the snowboard expert who was sharing the commentator role with the nbc peacock host was telling a story during the olympics. i don’t remember the story because i was too busy writing down his comment, which felt like it could generalize to so.much.in.life. “i wanted to stop but my body kept going.” we watch amazing athletes who have taken their whole lives mastering their sport to prepare for moments-in-time-competing, on top of their game, winning, and, in other moments-in-time having to deal with the stumbling of a body that didn’t quite cooperate on that particular day at that particular time.
i had two normal wrists before. and then, that one particular time. i wanted to stop – on my snowboard on the side of the skihill so as not to plow into the little girl crossing my path on skis – but my body kept going. simple as that. tried to stop. couldn’t stop. got closer and closer to her as she traversed on her tiny skis. and fell. two broken wrists. it’s been two years now. another one of those things david and i talked about in the wee hours. time. how it flies. it just keeps going, no matter what we want.
we went to the grocery store. we both wore masks. there is a global pandemic. still. as we walked toward the paper towels along the aisle that’s perpendicular to theirs, an unmasked naked-faced man came the other way. he started staring from a distance away. and frowning. at my mask. and then, direct eye contact. staring. i stared back. it was awkward. two people out-and-out staring as they approached in the grocery store sale aisle. normally, i would drop my gaze and look elsewhere, but this time i just held it. he passed by within inches of me, still staring. the aggression in the grocery store is titanic. such a waste of energy. such a waste of staring. i wonder if he wanted to stop. it was creepy.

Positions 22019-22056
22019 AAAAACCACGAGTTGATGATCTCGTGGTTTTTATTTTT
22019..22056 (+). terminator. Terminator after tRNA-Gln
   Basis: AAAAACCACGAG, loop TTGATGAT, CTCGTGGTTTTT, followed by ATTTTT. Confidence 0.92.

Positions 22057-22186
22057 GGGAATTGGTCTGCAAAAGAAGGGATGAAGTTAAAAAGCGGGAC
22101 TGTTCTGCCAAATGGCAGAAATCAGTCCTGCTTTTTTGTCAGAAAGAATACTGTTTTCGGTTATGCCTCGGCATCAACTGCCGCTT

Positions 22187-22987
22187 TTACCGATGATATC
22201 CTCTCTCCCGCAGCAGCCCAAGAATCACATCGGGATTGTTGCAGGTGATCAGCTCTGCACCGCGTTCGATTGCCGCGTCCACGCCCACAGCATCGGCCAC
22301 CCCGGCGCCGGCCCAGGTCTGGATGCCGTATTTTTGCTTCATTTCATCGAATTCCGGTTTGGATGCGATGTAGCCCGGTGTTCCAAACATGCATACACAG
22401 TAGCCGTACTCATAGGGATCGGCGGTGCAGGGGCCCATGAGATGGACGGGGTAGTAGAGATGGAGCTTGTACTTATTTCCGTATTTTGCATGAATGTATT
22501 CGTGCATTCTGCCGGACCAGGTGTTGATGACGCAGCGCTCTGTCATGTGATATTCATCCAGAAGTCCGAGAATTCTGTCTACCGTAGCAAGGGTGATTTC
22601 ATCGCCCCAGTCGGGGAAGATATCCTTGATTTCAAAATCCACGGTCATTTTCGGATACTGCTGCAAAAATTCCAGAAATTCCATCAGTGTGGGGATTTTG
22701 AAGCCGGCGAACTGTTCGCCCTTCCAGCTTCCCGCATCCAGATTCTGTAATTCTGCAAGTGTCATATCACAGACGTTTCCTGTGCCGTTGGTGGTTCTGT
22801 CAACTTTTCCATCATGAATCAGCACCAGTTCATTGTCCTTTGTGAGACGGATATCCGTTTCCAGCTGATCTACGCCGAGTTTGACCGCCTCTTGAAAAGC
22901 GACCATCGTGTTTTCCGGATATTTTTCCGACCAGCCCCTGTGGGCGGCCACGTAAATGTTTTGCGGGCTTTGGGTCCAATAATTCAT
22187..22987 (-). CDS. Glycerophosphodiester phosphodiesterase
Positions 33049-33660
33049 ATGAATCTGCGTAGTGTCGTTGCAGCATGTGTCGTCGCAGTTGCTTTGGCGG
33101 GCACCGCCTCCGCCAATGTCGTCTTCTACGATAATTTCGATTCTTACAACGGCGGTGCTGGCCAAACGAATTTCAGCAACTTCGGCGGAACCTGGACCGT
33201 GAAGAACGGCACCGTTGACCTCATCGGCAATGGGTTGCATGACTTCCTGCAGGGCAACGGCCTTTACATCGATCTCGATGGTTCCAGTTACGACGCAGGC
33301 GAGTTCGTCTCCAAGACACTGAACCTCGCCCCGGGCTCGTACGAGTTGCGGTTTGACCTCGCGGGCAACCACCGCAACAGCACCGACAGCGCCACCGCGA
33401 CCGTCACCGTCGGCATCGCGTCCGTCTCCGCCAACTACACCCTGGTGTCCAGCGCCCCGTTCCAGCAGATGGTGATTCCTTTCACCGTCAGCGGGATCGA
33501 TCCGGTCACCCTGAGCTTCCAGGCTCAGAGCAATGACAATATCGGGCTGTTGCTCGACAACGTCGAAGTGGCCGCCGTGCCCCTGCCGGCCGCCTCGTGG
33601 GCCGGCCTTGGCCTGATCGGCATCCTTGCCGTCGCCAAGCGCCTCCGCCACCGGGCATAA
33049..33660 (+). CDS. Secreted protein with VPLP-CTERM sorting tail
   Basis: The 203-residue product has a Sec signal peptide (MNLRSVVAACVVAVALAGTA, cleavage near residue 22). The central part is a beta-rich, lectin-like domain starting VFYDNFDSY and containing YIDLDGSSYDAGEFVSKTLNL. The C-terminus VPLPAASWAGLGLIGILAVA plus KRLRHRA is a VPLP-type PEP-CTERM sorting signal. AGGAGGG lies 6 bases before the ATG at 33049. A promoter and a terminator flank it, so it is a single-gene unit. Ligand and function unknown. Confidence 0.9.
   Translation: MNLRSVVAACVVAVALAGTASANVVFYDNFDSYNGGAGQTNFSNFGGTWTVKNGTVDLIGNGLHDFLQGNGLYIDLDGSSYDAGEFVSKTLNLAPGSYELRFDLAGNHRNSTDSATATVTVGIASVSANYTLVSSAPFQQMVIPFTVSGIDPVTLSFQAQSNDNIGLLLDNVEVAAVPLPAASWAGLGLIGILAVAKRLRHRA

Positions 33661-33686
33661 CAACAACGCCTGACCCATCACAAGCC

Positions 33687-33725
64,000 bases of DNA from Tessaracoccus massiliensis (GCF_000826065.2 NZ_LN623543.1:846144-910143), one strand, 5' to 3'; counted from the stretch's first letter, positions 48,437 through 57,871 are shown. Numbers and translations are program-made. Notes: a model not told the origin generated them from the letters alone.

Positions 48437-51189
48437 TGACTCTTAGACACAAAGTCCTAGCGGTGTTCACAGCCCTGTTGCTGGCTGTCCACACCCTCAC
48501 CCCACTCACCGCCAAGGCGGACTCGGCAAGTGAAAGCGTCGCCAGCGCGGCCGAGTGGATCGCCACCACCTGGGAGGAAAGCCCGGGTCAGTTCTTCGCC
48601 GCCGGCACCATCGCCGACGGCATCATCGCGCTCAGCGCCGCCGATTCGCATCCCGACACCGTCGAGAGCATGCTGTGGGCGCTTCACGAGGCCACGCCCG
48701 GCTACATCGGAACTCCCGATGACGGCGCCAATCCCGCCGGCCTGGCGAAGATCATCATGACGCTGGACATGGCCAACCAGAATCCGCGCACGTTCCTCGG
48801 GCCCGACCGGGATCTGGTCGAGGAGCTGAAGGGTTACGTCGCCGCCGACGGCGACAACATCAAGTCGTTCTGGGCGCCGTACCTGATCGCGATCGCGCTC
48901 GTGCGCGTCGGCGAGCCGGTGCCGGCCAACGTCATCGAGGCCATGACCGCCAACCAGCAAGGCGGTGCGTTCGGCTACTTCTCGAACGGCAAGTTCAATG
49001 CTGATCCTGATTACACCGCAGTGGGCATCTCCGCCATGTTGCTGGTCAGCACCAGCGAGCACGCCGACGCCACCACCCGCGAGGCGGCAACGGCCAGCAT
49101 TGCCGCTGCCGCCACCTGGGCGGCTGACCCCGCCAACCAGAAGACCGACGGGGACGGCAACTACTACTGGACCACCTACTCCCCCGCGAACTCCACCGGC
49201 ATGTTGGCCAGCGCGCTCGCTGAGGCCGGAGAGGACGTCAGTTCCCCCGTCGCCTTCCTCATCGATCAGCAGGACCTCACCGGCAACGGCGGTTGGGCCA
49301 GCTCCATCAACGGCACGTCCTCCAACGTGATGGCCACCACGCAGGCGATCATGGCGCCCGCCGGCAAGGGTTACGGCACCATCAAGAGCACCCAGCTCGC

we got home from the store and brought in the first of the bags. dogga bounced up and down at the door, greeting us. “on the rug,” we pointed. he tried – very, very hard – to sit down on the rug and wait to be invited to go outside. but he just couldn’t. we knew he wanted to. he wants to please us. but he just couldn’t. his little body – running at 78rpm-as-opposed-to-33 and downshifting to a lower gear to amp it up – just couldn’t stop. his delight was obvious. we were home. he was happy. he wanted to go out. jump. bounce. jump. bounce.
he skidded across the deck, long paw prints in the snow. luckily, when he came to the end, it was merely a foot or so off the ground. ka-thump.
he stood up and off he ran. he is clearly closer to 51 than 61.
i read the reviews. i always read the reviews. before purchasing. before booking. before going. before clicking.
this one said, “and the first thing we made was potato chips! because we could!” it made up my mind – that would be the first thing we’d make too. homemade potato chips. goodness! we were jazzed.